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October 2017, Vol. 6. No. 9

Fog computing is in the forecast for IoT deployments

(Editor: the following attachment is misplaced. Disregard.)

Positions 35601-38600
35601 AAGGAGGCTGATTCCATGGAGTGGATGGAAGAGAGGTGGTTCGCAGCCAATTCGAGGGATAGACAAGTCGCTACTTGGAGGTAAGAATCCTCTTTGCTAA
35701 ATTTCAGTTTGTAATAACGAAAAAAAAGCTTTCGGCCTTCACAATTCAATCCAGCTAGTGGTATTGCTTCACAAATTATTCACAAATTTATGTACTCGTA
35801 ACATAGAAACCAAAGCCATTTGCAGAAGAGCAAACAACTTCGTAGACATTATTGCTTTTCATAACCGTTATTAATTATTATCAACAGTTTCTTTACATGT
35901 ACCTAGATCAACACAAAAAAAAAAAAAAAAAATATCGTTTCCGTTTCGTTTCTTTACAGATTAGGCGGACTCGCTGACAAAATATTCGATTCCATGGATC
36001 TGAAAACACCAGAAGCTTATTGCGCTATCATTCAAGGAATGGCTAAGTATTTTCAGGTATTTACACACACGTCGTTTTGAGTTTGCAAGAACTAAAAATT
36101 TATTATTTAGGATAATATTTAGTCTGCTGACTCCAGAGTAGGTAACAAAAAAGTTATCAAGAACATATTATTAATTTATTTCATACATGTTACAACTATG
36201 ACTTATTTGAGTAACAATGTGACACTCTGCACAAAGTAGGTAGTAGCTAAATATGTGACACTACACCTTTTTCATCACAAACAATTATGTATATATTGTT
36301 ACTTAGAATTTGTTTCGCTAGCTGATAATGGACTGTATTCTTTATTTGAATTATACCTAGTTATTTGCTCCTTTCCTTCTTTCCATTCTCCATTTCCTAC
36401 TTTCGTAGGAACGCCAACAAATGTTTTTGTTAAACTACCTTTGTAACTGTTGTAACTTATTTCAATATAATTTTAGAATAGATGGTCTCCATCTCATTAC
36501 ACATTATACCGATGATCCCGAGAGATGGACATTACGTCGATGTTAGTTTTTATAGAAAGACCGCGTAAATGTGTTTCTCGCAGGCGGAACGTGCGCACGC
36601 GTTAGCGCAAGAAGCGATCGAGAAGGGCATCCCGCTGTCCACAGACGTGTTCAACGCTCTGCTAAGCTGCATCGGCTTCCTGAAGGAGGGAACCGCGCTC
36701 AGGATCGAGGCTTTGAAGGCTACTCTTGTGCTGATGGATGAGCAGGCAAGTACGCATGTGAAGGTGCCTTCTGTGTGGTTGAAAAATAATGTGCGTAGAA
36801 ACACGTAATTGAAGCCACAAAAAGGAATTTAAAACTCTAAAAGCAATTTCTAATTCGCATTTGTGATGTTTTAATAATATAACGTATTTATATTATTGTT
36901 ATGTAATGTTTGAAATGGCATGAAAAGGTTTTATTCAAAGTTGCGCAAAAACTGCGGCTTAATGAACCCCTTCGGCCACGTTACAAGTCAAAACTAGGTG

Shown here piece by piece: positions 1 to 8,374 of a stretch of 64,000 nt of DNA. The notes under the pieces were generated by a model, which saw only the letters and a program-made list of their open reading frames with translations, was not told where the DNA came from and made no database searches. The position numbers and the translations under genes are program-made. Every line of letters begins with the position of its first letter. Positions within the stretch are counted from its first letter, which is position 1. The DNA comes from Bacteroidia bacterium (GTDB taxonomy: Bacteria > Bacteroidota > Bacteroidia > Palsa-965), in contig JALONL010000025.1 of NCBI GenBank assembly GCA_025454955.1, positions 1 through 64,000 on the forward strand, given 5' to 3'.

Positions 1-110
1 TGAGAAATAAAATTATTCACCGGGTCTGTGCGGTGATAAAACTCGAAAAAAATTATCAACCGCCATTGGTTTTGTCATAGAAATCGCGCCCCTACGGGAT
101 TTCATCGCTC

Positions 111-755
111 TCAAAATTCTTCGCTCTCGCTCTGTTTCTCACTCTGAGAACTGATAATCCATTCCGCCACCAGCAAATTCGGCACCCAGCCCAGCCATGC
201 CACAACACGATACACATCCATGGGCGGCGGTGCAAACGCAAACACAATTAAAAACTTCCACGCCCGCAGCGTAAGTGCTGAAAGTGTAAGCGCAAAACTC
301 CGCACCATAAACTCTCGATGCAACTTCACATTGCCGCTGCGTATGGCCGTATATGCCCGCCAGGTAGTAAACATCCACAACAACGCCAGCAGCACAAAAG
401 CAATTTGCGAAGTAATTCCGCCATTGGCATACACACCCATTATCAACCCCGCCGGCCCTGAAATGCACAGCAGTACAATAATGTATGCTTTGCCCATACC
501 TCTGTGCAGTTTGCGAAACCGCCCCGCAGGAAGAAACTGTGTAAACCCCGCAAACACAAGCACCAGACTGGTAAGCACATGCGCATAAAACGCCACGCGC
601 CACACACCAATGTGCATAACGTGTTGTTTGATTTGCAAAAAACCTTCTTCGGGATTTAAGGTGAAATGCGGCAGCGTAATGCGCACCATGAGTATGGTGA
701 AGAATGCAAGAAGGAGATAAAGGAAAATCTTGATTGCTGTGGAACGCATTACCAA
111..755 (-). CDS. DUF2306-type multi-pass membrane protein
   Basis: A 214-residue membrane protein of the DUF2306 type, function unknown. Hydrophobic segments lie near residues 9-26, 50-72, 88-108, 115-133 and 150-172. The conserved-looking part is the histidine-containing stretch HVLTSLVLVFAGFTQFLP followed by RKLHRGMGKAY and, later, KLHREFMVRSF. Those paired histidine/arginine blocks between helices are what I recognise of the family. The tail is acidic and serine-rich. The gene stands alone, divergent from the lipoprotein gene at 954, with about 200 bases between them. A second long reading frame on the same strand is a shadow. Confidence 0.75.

The internet of things will demand a cloud computing architecture without well-defined boundaries. Tomorrow's cloud will need to extend beyond the walls of a service provider's data center, seeping into the business -- becoming almost pervasive via edge devices and local connection hubs. Even today, the cloud is tough to define. Take, for instance, Amazon Web Services' (AWS) Snowball Edge. It's an appliance that stores local data and transfers it to the cloud and is designed to bridge the gap between locally created data and the public cloud. According to Cisco Systems, which is usually acknowledged as the original source for the term, fog computing extends the cloud to be closer to the devices that produce and act on internet of things (IoT) data. Cisco calls these devices fog nodes and defines them as any device with compute resources, storage and network connectivity -- including traditional industrial controllers, switches, routers, embedded servers and even surveillance cameras. If that sounds a lot like edge computing, ...

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